Gov. Ron DeSantis of Florida, a sulfurous critic of the news media, has all but shunned one-on-one interviews with mainstream political reporters, speaking almost exclusively in recent months with friendly conservative pundits.
But he has finally granted an interview to a major establishment newspaper — just not one in the United States.
Mr. DeSantis’s face is on the cover of Thursday’s edition of The Times of London, whose American correspondent recently conducted an extensive interview with the governor at the Republican Party’s headquarters in Tallahassee. “The Man Who Might be President,” reads the headline.
Presumably, few Republican primary voters reside in Britain. But The Times of London, one of England’s oldest and most respected papers, is controlled by Rupert Murdoch, whose media empire has already thrown its considerable influence behind the prospect of a DeSantis presidential bid.
The governor appears to be returning the favor.
As he kicks off a promotional tour for his new memoir (published by Mr. Murdoch’s HarperCollins), Mr. DeSantis took Salena Zito, a conservative columnist at The New York Post (owned by Mr. Murdoch’s News Corp), on a tour of his hometown in Florida, and he appeared on Fox News (owned by Mr. Murdoch’s Fox Corp) for interviews with Laura Ingraham, Mark Levin, Jesse Watters, and the co-hosts of “Fox & Friends.” Excerpts from his memoir appeared in The Post and on FoxNews.com.
By contrast, Mr. DeSantis’s press secretary recently said that the governor would not engage at all with journalists at NBC News or MSNBC. The DeSantis camp cited its frustration with an imprecise question asked by the NBC correspondent Andrea Mitchell about Mr. DeSantis’s restrictions on how racism is taught in Florida public schools. (Ms. Mitchell later offered a clarification.)
Gov. Ron DeSantis and His Administration
Mr. DeSantis, however, has not given carte blanche to employees of Mr. Murdoch. While the governor is willing to appear with Fox News’s conservative hosts, he has not been interviewed recently by Bret Baier, Fox News’s chief political anchor, or Shannon Bream, host of “Fox News Sunday,” anchors who would be more inclined to ask him tough questions.
Mr. DeSantis’s presence in Murdoch-controlled news outlets comes as his prospective rival for the Republican nomination, former President Donald J. Trump, has seemed to vanish from the same media properties. Mr. Trump has not appeared on a Fox News broadcast since declaring his candidacy in November, although Fox News’s website has published interviews with him.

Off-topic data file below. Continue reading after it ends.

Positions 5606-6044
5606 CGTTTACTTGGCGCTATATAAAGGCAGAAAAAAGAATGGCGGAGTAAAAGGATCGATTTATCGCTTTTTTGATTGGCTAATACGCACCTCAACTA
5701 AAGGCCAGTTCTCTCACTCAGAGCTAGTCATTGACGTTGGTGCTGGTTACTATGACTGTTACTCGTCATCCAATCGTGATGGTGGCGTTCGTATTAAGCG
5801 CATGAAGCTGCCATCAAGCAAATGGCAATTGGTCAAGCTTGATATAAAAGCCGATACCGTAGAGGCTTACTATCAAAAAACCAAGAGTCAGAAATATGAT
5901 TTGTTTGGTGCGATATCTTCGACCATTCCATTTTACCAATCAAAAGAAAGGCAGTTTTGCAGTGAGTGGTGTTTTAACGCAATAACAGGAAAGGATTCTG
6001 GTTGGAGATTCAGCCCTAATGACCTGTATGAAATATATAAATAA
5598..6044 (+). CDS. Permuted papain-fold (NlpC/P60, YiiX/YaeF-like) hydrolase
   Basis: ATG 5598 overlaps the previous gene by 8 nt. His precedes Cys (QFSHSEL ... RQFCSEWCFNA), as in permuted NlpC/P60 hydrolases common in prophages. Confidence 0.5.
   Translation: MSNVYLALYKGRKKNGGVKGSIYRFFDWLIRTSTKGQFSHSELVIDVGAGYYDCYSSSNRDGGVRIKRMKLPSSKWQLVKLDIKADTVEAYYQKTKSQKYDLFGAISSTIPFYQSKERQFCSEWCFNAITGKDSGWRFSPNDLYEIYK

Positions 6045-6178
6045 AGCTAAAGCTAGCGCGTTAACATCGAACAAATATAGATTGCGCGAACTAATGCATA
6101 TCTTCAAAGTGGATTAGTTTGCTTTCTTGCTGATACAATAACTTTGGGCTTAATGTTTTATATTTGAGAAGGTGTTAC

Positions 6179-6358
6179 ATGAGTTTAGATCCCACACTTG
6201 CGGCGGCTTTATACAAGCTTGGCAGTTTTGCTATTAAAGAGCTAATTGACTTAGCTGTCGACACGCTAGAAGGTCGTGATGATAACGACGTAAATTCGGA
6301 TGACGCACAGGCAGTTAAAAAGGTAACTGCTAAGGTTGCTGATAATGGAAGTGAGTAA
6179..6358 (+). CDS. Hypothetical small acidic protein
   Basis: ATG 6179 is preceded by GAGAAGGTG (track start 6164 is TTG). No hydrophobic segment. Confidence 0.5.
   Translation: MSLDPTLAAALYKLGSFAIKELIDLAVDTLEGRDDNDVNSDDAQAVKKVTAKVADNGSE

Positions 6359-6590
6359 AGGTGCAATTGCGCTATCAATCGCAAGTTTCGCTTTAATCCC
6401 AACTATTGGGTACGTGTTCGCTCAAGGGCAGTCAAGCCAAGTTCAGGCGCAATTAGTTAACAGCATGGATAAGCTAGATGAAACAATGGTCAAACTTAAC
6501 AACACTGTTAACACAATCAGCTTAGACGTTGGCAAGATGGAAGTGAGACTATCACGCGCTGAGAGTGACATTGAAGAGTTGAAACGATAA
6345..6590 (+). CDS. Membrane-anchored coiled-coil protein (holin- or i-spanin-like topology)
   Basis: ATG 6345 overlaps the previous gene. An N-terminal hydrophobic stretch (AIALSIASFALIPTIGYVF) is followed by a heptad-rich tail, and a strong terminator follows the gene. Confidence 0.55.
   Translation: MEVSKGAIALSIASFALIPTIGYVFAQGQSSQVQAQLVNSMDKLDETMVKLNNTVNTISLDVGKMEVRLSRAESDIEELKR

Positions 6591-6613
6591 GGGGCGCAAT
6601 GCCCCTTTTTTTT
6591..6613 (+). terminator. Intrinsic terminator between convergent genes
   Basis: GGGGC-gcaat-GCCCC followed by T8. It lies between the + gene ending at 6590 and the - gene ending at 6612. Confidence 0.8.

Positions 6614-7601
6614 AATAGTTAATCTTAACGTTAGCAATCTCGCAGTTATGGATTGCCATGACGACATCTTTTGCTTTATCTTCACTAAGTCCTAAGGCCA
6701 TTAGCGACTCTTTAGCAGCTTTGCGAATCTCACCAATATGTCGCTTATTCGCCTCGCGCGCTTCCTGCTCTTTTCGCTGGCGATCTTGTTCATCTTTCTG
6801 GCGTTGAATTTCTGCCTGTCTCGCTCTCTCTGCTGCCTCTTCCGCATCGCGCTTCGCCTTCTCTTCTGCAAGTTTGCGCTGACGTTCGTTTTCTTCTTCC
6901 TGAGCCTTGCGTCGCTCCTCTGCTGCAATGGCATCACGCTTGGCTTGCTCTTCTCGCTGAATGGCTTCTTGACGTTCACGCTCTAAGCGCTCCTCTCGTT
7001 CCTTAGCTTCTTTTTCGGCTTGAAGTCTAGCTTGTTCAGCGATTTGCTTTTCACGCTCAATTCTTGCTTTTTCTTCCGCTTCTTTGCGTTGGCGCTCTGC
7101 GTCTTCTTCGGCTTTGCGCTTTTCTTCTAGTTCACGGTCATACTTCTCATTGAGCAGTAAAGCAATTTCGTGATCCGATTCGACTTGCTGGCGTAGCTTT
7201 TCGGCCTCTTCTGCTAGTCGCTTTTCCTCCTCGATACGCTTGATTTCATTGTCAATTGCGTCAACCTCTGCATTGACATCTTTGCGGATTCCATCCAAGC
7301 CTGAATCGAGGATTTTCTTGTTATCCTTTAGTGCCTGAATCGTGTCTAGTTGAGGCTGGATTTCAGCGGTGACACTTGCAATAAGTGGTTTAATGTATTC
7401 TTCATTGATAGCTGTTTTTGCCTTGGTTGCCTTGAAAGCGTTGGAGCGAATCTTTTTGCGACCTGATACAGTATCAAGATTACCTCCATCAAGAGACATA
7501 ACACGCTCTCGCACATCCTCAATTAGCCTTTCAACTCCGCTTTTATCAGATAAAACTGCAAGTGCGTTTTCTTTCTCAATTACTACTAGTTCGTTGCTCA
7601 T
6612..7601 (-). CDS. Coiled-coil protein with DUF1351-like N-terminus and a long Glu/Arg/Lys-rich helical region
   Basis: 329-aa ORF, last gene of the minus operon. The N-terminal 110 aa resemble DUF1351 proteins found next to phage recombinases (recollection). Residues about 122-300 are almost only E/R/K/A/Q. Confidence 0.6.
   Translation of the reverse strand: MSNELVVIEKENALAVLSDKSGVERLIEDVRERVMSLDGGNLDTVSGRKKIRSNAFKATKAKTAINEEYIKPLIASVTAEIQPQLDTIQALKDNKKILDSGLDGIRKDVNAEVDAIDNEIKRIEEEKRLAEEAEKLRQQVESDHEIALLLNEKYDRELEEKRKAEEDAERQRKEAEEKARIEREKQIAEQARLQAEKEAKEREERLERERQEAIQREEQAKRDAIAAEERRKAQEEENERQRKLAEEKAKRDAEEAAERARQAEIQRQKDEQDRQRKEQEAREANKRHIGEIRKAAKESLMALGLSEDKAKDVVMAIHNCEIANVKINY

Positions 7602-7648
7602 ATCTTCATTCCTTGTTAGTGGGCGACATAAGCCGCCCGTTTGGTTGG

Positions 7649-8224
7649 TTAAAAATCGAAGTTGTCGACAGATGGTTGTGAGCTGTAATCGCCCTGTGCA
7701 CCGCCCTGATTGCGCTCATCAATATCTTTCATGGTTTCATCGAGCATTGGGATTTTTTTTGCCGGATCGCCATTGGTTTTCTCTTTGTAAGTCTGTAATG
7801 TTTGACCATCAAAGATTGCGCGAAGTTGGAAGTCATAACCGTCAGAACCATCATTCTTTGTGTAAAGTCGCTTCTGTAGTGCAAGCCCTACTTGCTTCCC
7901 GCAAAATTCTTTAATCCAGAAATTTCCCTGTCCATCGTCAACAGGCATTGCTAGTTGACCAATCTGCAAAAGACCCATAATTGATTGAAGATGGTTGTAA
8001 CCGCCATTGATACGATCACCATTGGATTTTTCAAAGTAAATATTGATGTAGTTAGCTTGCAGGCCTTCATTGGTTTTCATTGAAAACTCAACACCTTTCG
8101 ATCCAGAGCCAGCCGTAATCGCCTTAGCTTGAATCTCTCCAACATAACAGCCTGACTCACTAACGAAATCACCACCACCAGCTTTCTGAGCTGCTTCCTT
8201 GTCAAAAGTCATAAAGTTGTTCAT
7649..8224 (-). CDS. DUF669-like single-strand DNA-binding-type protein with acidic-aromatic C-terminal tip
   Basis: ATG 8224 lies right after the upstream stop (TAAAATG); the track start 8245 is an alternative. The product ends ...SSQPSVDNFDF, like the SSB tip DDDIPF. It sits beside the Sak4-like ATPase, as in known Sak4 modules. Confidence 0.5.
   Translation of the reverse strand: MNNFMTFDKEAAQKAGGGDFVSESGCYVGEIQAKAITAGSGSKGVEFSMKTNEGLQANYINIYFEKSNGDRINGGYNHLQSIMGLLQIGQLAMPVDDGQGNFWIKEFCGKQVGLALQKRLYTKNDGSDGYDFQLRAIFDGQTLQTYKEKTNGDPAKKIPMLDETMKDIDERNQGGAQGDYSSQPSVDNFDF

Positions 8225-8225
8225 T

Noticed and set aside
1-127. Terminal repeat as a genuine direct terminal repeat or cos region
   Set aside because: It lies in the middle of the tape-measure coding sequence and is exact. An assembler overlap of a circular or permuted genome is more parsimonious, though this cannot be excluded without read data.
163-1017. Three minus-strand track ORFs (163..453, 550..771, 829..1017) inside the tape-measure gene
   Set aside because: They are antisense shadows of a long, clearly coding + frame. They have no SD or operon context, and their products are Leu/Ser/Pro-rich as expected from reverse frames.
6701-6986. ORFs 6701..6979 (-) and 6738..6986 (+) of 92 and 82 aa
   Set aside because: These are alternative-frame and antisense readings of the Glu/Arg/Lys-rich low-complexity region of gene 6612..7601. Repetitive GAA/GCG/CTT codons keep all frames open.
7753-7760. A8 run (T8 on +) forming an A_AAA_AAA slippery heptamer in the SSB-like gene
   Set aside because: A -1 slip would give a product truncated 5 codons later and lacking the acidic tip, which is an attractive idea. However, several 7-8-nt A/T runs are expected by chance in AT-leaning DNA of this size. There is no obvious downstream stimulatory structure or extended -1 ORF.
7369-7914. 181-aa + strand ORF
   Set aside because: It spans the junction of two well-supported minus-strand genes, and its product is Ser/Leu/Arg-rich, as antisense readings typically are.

The Post, whose coverage is often viewed as a distillation of Mr. Murdoch’s id, took direct aim at Mr. Trump when he announced his presidential run, relegating the news to the mocking headline, “Florida Man Makes Announcement.” And after last year’s midterm elections, The Post featured Mr. DeSantis on its front page with the admiring headline, “DeFUTURE.”
Mr. Trump has expressed displeasure with the situation, deriding Ms. Zito’s interview with Mr. DeSantis as a “puff piece” and calling The Post a “dying” publication, a far cry from his warm attitude toward the tabloid in the past. In a post on Truth Social, his right-wing social network, Mr. Trump combined three Murdoch media properties into a single insult: “I don’t read the New York Post anymore. It has become Fake News, just like Fox & WSJ!”
Mr. DeSantis’s interview in The Times of London was conducted by David Charter, the newspaper’s U.S. editor, a veteran foreign correspondent who is viewed as a straight ahead journalist and not an opinionated pundit.
The two-page spread appears under a splashy quote rendered in British spelling: “Ron DeSantis: ‘Don’t we need a little more vigour and punch?’”
The article is presented as a feature, observing at one point that Mr. DeSantis has “a firm handshake and a neat crop of chestnut hair.” In the interview, Mr. DeSantis muses about a golf vacation with his wife to Scotland and Northern Ireland. He calls himself a “big supporter” of Brexit, although he offered a light critique of Britain’s pro-Brexit Conservative Party, saying the party “hasn’t been as aggressive at fulfilling that vision as they should have been.”
Asked if he wrote his memoir because he wants to be president, Mr. DeSantis demurred: “What I would say is, I was well known. I was, you know, kind of a hot commodity. And I thought that the book would do well, I think it is doing well. I think you’re gonna see it’s going to do very well. We’ve had a great, great response.”
Despite the seemingly cordial tone of the interview, Mr. DeSantis at one point became irritated with his interlocutor.
Mr. Charter writes that when he asked Mr. DeSantis how he would handle American relations with Ukraine, the governor referred “to Biden being ‘weak on the world stage’ and failing at deterrence.”
Mr. Charter pressed for more detail: How would a President DeSantis handle the conflict in Ukraine?
“Perhaps you should cover some other ground?” the governor replied. “I think I’ve said enough.”
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